After trying quite a few recipes and much experimentation, I have come to the conclusion that the key to good pizza dough is a cold rise.
I have found that dough which rests in the refrigerator for 24 to 72 hours has vastly more flavor than a quick made dough. Personally, I like a 72 hours cold proof.
Dough which rises quickly tends to taste raw, like flour and water and there is little of the complex yeasty flavors that develop when given proper proofing time.
There are so many variable to making a good dough, so experiment. Most top pizzerias have their own recipe and I think the crust is what really separates average pizza from the sublime.
3 cups Bread Flour or Italian 00 Flour
1 packet of Instant Yeast (Note: this is not the same as Active Dry Yeast)
1 tsp Sugar
1 1/2 tsp Sea Salt
2 Tbsp Olive Oil
1 cup, plus 1 Tbsp warm water, about 110 degrees F.
Put all of your dry ingredients into a stand mixer with a dough hook attachment. Blend them together and then slowly add your water and olive oil until the mixture comes together and it is not sticking to the sides of the mixer. If you need more flour or water, just add a little bit at a time, until the mixture is workable.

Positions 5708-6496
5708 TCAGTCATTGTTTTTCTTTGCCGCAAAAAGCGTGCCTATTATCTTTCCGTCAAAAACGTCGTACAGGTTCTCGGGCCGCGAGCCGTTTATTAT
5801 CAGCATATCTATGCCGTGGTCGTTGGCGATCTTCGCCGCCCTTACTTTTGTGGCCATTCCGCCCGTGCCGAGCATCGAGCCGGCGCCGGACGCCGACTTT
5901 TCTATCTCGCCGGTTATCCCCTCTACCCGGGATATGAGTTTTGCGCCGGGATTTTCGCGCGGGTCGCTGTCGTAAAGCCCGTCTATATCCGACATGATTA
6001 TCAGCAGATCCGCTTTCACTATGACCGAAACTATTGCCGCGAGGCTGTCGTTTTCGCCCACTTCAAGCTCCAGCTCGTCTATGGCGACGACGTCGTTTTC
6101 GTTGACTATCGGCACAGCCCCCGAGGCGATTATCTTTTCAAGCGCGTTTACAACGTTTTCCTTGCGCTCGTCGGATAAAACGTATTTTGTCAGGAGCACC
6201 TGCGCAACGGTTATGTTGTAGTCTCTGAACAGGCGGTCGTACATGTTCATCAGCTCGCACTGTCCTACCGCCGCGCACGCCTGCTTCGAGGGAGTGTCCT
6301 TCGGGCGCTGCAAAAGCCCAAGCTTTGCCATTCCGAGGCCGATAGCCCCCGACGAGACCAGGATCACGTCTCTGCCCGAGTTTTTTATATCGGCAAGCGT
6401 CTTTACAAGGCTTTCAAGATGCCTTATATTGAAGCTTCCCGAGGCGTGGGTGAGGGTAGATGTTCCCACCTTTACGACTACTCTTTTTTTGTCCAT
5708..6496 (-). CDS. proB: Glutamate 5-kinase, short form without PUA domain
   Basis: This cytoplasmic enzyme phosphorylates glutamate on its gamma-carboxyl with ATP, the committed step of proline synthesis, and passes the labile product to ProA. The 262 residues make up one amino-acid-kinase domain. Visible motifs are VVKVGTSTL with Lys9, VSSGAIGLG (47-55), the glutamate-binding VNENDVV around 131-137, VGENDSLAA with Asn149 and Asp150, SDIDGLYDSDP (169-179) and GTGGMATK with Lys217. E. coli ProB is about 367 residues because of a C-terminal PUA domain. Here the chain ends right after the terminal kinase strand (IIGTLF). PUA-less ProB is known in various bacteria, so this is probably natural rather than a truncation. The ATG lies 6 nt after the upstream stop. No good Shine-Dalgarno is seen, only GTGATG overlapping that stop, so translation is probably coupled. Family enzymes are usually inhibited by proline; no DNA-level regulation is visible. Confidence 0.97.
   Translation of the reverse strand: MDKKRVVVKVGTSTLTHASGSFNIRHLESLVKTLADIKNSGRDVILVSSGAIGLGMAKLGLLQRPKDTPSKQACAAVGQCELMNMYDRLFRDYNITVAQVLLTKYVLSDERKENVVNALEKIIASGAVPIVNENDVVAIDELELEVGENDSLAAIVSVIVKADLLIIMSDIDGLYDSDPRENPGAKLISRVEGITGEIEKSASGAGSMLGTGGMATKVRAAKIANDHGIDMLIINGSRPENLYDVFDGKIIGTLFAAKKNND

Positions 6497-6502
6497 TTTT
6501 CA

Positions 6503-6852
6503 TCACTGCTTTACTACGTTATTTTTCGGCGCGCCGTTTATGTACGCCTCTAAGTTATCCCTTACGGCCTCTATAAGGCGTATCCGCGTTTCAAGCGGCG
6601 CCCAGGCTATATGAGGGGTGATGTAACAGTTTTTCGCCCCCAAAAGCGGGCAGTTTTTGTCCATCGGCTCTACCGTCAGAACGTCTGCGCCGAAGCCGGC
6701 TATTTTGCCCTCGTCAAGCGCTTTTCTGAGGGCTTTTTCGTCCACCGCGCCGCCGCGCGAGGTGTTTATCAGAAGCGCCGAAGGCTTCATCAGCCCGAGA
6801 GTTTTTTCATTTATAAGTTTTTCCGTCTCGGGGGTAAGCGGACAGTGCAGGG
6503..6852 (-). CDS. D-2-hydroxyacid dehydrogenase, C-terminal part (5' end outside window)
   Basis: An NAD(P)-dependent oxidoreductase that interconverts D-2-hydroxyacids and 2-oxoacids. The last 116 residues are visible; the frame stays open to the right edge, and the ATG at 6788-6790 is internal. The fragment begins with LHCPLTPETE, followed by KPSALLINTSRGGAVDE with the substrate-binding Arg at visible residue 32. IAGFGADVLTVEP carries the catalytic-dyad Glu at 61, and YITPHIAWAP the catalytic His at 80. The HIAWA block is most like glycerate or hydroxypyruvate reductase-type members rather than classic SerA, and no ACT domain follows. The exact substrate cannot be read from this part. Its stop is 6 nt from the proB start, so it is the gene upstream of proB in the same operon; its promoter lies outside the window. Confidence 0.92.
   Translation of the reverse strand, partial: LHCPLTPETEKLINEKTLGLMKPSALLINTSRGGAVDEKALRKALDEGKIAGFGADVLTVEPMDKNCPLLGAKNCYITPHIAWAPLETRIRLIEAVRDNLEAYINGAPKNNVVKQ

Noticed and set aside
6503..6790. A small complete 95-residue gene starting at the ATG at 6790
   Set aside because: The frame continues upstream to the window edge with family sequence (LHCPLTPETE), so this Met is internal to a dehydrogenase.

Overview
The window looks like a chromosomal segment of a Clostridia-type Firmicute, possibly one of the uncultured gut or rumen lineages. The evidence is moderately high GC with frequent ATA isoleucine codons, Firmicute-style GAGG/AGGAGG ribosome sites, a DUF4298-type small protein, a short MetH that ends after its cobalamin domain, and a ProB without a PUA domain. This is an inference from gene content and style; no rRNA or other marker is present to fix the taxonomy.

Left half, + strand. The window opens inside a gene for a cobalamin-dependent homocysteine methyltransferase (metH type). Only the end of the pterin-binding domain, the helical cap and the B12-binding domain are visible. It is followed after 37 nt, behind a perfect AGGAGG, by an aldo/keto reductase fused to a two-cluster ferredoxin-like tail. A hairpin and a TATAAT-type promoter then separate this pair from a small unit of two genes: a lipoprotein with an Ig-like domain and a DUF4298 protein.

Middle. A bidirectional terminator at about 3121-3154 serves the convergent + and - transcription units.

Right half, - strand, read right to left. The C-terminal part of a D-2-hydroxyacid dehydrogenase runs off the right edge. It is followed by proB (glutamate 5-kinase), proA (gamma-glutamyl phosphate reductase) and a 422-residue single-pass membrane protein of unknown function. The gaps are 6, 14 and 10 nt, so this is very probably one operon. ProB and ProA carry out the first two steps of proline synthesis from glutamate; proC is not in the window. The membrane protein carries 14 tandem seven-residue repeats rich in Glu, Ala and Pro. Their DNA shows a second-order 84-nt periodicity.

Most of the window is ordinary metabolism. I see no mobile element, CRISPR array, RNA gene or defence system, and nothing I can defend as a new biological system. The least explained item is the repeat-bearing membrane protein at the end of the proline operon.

Take the dough out and knead it back on itself until it glistens and comes together without sticking. I find 4-5 minutes is ideal. Add a little olive oil to a bowl, I prefer glass, and massage a little on the dough and place the dough into the bowl and cover with plastic wrap and into the refrigerator for a minimum of 24, or even better 72 hours.
When you are ready to use it, you will need to bring it up to room temperature. Divide the dough into two or three equal pieces, work it into balls and place onto a baking sheet, cover with plastic wrap and a tea towel and allow to proof for at least two hours in a warm spot.
Then put a little bit of flour onto your working station, and then stretch with your fingers to the desired thickness and size.
Preheat your oven to 550F and then add your sauce and toppings and bake on the top shelf for 9-11 minutes.